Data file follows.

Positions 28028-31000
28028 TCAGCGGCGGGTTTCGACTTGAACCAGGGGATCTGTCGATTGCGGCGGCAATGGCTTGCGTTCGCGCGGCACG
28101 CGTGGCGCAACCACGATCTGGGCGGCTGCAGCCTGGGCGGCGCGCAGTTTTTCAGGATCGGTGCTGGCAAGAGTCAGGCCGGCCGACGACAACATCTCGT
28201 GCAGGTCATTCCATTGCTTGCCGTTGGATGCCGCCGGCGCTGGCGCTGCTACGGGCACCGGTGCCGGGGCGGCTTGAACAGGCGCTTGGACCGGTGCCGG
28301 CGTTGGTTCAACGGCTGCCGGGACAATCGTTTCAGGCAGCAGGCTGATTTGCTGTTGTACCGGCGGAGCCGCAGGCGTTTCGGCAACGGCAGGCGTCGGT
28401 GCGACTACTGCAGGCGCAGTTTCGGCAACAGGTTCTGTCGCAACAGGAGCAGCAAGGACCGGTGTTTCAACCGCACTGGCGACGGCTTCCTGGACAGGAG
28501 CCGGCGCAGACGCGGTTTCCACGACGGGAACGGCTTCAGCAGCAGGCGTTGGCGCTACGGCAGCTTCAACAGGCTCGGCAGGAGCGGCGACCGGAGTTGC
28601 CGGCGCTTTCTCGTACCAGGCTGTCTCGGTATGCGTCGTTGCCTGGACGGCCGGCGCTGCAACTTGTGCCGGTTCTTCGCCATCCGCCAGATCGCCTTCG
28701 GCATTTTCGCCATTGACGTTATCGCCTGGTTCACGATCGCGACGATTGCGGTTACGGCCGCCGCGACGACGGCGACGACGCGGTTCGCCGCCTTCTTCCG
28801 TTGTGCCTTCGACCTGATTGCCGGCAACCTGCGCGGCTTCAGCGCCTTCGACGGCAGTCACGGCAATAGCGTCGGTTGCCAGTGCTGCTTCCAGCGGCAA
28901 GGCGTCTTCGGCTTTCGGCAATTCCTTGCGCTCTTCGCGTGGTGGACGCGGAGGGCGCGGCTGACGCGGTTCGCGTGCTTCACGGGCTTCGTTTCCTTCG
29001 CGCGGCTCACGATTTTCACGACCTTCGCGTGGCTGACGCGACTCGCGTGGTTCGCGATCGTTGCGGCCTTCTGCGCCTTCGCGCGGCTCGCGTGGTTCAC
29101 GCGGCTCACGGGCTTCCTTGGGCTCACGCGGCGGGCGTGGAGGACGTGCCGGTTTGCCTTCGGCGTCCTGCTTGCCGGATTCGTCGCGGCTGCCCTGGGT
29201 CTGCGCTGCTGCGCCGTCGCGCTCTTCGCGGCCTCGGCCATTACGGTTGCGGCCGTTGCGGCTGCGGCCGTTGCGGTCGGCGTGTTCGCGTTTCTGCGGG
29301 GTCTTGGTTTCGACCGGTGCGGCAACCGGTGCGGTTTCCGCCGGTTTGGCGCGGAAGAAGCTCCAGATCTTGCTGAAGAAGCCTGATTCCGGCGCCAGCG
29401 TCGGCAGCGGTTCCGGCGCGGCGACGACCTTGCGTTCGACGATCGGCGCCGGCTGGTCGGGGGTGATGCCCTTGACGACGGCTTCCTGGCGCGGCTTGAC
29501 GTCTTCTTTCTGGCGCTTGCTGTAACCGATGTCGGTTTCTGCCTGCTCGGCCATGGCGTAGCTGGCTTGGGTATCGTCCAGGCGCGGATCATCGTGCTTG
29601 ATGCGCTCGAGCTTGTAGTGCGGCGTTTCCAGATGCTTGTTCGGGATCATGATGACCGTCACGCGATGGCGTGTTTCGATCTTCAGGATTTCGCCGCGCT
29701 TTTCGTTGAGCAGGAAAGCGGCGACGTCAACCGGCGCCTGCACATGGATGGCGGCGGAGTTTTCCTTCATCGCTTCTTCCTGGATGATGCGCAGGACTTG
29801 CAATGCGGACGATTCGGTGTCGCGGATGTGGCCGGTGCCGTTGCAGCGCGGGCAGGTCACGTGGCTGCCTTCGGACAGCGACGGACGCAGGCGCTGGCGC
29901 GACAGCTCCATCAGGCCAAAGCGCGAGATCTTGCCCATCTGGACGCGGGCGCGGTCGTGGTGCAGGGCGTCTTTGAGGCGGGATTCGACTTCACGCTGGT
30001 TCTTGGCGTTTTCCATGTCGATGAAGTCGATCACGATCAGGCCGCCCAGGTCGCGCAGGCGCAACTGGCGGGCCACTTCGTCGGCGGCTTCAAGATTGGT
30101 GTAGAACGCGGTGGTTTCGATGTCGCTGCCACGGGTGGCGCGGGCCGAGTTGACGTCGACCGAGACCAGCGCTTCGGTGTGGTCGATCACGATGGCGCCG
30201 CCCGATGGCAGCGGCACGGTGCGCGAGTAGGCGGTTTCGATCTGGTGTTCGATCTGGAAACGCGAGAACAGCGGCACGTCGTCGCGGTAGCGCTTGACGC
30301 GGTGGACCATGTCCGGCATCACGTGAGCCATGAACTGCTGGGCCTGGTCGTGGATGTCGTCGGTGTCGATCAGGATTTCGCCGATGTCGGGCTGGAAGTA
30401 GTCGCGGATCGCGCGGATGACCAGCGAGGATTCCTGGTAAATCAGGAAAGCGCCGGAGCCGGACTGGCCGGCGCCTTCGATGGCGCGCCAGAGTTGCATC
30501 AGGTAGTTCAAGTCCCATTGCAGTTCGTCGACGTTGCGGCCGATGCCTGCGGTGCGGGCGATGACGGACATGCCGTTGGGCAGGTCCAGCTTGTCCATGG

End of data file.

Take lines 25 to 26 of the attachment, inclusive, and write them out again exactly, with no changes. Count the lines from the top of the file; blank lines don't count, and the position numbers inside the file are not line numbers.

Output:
30301 GGTGGACCATGTCCGGCATCACGTGAGCCATGAACTGCTGGGCCTGGTCGTGGATGTCGTCGGTGTCGATCAGGATTTCGCCGATGTCGGGCTGGAAGTA
30401 GTCGCGGATCGCGCGGATGACCAGCGAGGATTCCTGGTAAATCAGGAAAGCGCCGGAGCCGGACTGGCCGGCGCCTTCGATGGCGCGCCAGAGTTGCATC